Engineering Life
Emma Frow, University of Edinburgh

Thursday, April 3, 2014
2:30-3:30 p.m.
Biodesign Auditorium (BDB 105) [map]

Abstract
Synthetic biologists are striving to make biology easier, cheaper and more reliable to engineer. Engineers and biologists share the hope that engineering principles and practices like standardization, modularization and abstraction will prove as useful for ‘building with biology’ as they do for designing non-living systems. This presentation explores how knowledge from biology and engineering is being negotiated in synthetic biology, focusing in particular on standards development. As well as being important technical instruments for achieving reliability, predictability and control in engineered systems, standards can help to coordinate activities across disparate groups. But by codifying specific ways of knowing the world and of acting in it, standards are inevitably bound up with social concerns around power, accountability, and trust. Standards development is thus central to both discipline-building and governance in synthetic biology (and science and engineering more broadly), and has implications that reach far beyond daily laboratory practices.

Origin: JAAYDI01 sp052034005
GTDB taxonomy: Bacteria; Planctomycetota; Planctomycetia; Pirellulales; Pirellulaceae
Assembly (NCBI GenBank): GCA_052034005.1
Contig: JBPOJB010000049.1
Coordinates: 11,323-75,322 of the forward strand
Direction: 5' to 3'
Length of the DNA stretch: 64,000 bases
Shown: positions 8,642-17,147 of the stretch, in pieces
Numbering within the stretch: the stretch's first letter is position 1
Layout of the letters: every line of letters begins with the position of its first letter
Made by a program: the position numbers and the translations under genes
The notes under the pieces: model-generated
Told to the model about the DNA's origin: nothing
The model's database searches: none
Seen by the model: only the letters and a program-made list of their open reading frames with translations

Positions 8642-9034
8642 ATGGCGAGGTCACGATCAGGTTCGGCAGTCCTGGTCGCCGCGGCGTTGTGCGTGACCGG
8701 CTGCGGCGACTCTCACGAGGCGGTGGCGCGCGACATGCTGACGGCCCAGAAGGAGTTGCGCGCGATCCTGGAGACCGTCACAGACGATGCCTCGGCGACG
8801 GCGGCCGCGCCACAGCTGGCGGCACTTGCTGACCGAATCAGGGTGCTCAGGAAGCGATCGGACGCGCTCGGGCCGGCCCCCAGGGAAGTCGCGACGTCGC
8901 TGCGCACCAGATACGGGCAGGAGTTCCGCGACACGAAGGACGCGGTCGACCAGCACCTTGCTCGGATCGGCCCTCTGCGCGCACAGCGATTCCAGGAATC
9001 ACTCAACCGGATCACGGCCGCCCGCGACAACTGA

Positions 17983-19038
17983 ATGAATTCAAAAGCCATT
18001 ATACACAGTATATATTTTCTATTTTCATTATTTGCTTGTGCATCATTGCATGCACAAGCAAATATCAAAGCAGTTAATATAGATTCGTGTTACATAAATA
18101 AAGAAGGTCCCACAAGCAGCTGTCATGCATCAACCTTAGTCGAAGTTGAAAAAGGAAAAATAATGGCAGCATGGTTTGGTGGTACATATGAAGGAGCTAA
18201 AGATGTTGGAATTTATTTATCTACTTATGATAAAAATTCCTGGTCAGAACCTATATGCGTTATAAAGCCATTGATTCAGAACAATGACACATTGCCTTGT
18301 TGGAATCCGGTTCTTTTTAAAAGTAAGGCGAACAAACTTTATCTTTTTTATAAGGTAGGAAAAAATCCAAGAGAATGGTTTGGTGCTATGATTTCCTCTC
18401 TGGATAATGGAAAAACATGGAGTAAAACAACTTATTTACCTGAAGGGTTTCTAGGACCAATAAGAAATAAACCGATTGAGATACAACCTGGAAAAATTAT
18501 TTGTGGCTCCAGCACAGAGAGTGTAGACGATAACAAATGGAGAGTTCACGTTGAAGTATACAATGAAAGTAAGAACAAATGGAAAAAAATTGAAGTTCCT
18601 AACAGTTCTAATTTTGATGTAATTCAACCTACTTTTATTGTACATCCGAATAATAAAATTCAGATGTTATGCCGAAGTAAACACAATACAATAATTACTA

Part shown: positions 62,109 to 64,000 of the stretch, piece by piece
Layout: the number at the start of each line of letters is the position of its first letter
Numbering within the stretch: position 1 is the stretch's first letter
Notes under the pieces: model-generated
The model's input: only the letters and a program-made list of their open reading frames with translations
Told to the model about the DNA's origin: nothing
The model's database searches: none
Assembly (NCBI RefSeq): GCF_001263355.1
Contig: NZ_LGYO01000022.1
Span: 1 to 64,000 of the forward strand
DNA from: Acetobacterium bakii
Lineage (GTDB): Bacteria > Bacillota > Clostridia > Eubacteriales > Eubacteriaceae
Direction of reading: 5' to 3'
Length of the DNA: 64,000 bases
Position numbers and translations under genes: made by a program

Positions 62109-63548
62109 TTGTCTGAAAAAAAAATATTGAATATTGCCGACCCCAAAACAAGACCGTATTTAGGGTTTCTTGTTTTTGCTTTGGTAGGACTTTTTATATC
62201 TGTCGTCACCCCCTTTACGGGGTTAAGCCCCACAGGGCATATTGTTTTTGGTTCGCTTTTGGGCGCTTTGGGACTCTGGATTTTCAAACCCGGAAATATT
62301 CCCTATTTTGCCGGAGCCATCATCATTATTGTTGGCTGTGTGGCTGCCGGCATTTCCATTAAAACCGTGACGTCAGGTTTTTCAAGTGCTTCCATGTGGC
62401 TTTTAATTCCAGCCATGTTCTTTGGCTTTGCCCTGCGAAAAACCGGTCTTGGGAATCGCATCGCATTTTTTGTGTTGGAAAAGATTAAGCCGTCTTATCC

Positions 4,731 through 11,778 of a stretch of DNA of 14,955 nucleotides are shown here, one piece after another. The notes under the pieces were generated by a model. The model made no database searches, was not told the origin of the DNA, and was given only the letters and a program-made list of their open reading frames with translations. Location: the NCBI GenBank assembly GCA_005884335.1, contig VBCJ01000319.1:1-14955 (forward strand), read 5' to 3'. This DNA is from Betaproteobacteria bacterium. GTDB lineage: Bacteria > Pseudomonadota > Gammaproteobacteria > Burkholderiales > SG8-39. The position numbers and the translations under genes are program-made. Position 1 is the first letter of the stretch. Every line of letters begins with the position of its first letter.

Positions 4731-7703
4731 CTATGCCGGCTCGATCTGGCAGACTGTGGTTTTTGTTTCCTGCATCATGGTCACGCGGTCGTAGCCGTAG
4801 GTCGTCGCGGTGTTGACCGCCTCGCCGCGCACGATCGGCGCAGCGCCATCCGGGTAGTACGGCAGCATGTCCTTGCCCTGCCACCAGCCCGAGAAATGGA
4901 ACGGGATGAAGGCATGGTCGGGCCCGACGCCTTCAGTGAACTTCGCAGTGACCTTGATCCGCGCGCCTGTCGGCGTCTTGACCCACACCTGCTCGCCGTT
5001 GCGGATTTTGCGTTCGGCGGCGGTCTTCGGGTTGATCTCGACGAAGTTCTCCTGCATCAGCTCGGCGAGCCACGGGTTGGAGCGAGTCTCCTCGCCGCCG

Biography
Emma Frow is a lecturer in Science, Technology and Innovation Studies at the University of Edinburgh. Her research focuses on standards and governance in biological engineering. She is currently a co-PI for a European Commission research consortium on standardization in synthetic biology, and co-chair of Policy & Practices for the international Genetically Engineered Machine (iGEM) competition. She also served on the program committee for the 6th international meeting on synthetic biology (SB6.0) in 2013.

Frow holds a B.A. in neuroscience and a Ph.D. in biochemistry from the University of Cambridge, and an M.Sc. in Science and Technology Studies from the University of Edinburgh. She worked as a subeditor for the journal Nature before joining the Genomics Policy & Research Forum at the University of Edinburgh as a postdoctoral research fellow in 2006.

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